Radical Reading: We Were Witches

Image result for we were witchesI was a little startled by how much I related to Ariel Gore’s new novel, We Were Witches, out now from The Feminist Press. Deeply embedded in Gore’s experience with young motherhood, I thought I might like the story but expected to distance myself from it given the femininity of the topic. But this tale is deliciously queer in both form and function, and speaks to emotions I’ve certainly felt but found difficult to name.

In accessible language and with a playful narrative framework, Gore leaves the experience of shame cut open and dripping blood onto the page. But at the same time, she reminds us that only living things bleed, and reshapes that shame into resistance. “What does shame require to stay alive?” she asks. “What is the antidote to shame?”

Blending a personal journey with political questions, this story reminds us that even white women are not served by White Feminism, and the narrative complicates any nostalgia towards 90s feminism. Gore’s story reminds us that women can also be brutal and that whiteness can be a prerequisite for mainstream feminist protest, that seeking protection for a child can mean forced re-insertion into a heteropatriarchal structure even where the patriarch didn’t ask for it. Ariel in the story experiences both deeply personal, specific pains and the weight of oppressing systems that defy happy endings and leave some questions unanswered. This is a book about shame and magic, violence and motherhood. It’s not (entirely) a true story, but it plays with the question of what is true.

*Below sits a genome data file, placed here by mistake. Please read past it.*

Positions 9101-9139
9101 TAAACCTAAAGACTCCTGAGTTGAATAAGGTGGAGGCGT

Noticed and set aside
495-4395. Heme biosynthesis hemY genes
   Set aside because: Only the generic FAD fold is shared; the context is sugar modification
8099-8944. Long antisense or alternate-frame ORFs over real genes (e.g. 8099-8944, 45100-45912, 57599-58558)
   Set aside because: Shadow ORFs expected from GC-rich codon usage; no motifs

Disclosure: The publisher provided an Advanced Reading Copy of this book for review.

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About Avory

Avory Faucette is a queer feminist activist, writer, and public speaker. Zie graduated from the University of Iowa with a JD in 2009, focusing on international human rights and gender/sexuality issues in the law. Hir current work focuses on queer identity, policy, and marginalized identities under the queer umbrella. As a genderqueer person, zie comments frequently on non-binary identity, transgender and genderqueer issues, and media coverage of these populations. Zie also speaks at colleges, universities, and events on transgender and queer issues and conducts trainings on related topics.

Posted on September 7, 2017, in books and tagged , , , , . Bookmark the permalink. Leave a comment.

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